October is National Audiology Awareness Month, an opportunity for your Goodyear audiologist to spread awareness of the profession and share tips on protecting your hearing. With 48 million Americans experiencing hearing loss to some degree, a little prevention today can lead to a clearer tomorrow.
They say that knowledge is power. With this in mind, we’ll talk about some hearing loss facts and statistics.
Facts About Hearing Loss
- Approximately 48 million Americans suffer from hearing loss. That’s nearly 20 percent of the U.S. population.
- The idea that hearing loss only affects senior citizens is incorrect. People of all ages can develop hearing loss. In fact, only about one-third of hearing loss patients are older than 65.
- Sensorineural hearing loss, or nerve deafness, is the most common type. It is the result of damage to the inner ear and cannot be reversed. The good news? Most patients with sensorineural hearing loss benefit from hearing aids.
- Conductive hearing loss occurs as a result of damage to the outer or middle ear. This type is often reversible with medication or surgery. It is far less common, however; only 10 percent of hearing loss patients are diagnosed with conductive hearing loss.
- Presbycusis (age-related hearing loss) and noise-induced hearing loss are the most common causes. Both are the result of cumulative damage to the hair cells in the cochlea.
- Other causes of hearing loss include hereditary factors, head and neck trauma, diseases, earwax buildup, and certain medications, especially loop diuretics and chemotherapy drugs.
- One out of three adults aged 65 suffers from hearing loss. By the age of 75, that number increases to one out two.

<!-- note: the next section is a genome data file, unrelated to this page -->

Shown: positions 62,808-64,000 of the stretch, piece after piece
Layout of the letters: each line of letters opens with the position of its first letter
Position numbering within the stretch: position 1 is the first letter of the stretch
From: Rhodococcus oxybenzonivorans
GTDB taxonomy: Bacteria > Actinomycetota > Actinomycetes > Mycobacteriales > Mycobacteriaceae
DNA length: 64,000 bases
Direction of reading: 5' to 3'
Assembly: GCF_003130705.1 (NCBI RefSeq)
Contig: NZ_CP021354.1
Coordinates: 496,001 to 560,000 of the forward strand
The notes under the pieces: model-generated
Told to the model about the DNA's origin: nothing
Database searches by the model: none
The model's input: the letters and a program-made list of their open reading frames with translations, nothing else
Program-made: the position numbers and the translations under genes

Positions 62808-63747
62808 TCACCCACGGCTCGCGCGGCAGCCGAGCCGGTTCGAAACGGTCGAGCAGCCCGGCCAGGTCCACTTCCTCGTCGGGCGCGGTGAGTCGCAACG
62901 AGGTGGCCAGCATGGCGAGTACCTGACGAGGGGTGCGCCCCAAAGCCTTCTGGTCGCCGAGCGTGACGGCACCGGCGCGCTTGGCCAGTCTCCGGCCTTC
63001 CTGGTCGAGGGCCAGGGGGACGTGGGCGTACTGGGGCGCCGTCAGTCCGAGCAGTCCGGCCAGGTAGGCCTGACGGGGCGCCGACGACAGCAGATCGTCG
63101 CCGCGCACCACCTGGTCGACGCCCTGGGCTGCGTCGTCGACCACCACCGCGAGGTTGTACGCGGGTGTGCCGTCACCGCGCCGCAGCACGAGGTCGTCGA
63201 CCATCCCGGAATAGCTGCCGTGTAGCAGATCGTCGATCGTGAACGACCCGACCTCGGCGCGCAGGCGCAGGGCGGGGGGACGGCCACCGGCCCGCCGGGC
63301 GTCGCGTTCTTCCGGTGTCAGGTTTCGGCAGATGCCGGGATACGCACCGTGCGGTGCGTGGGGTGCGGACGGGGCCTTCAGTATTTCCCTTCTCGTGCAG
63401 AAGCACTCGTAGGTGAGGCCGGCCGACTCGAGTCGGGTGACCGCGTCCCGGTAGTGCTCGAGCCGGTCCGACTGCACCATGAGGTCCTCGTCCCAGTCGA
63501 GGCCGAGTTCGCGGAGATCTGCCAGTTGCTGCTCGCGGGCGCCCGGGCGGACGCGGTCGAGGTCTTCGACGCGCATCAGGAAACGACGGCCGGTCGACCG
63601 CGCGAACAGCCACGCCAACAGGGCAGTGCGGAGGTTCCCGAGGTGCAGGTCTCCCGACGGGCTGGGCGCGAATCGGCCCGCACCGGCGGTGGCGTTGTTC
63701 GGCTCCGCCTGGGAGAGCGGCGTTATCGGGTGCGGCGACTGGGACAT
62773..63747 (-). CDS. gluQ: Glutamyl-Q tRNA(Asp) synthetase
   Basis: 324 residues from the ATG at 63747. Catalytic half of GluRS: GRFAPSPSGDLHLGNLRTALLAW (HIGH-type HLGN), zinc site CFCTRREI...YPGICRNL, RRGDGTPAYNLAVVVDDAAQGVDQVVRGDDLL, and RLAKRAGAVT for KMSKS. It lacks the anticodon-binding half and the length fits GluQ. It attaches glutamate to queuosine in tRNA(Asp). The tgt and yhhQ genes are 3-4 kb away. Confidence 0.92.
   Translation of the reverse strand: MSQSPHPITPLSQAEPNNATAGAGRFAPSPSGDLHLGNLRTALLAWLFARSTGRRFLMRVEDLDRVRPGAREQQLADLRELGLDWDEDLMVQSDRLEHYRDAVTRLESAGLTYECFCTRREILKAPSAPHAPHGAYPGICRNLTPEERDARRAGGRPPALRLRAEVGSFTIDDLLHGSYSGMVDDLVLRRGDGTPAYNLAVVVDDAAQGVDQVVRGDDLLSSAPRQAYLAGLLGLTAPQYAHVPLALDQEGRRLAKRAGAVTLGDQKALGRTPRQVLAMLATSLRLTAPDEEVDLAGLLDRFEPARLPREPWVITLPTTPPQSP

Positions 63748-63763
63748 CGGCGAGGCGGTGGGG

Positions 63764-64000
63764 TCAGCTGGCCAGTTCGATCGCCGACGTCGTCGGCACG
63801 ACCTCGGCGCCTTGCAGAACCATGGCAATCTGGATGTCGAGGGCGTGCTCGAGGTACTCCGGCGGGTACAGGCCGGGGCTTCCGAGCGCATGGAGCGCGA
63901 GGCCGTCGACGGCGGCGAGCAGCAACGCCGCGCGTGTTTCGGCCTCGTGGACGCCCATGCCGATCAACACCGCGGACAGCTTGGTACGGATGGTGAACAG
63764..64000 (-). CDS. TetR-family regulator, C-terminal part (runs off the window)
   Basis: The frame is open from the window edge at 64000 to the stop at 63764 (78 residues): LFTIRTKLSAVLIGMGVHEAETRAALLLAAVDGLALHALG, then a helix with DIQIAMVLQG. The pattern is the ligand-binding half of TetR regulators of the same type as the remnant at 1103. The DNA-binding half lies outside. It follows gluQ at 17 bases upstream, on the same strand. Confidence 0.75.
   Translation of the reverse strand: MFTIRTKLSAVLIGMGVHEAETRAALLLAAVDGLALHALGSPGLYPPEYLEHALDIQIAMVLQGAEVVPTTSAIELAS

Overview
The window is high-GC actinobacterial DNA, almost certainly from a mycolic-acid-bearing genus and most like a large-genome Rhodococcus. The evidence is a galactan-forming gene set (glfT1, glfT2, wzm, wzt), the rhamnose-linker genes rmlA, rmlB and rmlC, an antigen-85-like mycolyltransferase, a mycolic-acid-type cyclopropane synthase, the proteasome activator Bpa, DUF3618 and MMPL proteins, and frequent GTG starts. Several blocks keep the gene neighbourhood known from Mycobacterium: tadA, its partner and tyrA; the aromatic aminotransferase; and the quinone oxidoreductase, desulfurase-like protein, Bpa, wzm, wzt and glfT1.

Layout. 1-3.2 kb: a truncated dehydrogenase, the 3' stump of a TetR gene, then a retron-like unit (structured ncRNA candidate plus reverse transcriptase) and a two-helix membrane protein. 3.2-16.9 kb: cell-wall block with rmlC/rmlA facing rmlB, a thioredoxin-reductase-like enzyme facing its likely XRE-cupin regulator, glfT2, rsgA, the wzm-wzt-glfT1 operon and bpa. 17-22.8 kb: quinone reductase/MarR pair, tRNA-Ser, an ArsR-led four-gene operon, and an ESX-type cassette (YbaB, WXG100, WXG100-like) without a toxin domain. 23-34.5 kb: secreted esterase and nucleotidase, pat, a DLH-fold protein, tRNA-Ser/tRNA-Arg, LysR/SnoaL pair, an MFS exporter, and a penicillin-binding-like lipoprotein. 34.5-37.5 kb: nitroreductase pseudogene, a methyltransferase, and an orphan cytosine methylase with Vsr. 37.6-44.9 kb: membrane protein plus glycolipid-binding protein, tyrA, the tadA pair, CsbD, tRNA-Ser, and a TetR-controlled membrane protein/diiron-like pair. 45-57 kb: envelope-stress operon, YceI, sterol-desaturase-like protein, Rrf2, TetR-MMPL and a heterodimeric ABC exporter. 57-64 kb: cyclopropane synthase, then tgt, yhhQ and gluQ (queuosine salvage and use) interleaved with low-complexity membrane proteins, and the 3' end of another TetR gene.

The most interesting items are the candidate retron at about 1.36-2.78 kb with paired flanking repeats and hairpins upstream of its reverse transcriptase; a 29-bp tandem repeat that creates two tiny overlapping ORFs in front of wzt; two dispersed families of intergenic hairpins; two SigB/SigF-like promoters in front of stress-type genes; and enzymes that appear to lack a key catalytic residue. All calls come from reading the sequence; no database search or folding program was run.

- 2-3 out of every 1,000 babies are born with hearing loss. Most hospitals provide newborn hearing screenings shortly after birth in order to detect any problems as soon as possible – crucial given that children with hearing loss are at risk for delays in speech, social, and academic development.
- 85 decibels (dB) is considered the threshold for safe hearing. Any noise exceeding this level can cause permanent hearing loss.
- The louder the noise, the shorter your safe exposure time. Hearing loss can occur after eight hours of exposure to noise at 85 dB, but at 100 dB, your safe exposure time is only 15 minutes. Some sounds, like gunshots or explosions, can cause instant hearing loss.
- Hearing loss isn’t always easy to detect. Because the condition develops gradually, the brain adapts by diverting cognitive resources to assist in the hearing process. In fact, it takes the average person seven years to seek treatment for hearing loss.
Hearing Loss Prevention
The good news? One of the most common types of hearing loss – that caused by excessive noise exposure – can be prevented. When you are going to be exposed to loud noises for extended periods of time, wearing earplugs or other hearing protection can go a long way toward preventing damage to your hearing. Common activities in which you are likely to be subjected to loud noises include attending concerts and sporting events; operating machinery and other heavy equipment; riding motorcycles, jet skis, snowmobiles, or boats; and hunting. Be cognizant of noisy situations in order to protect your hearing!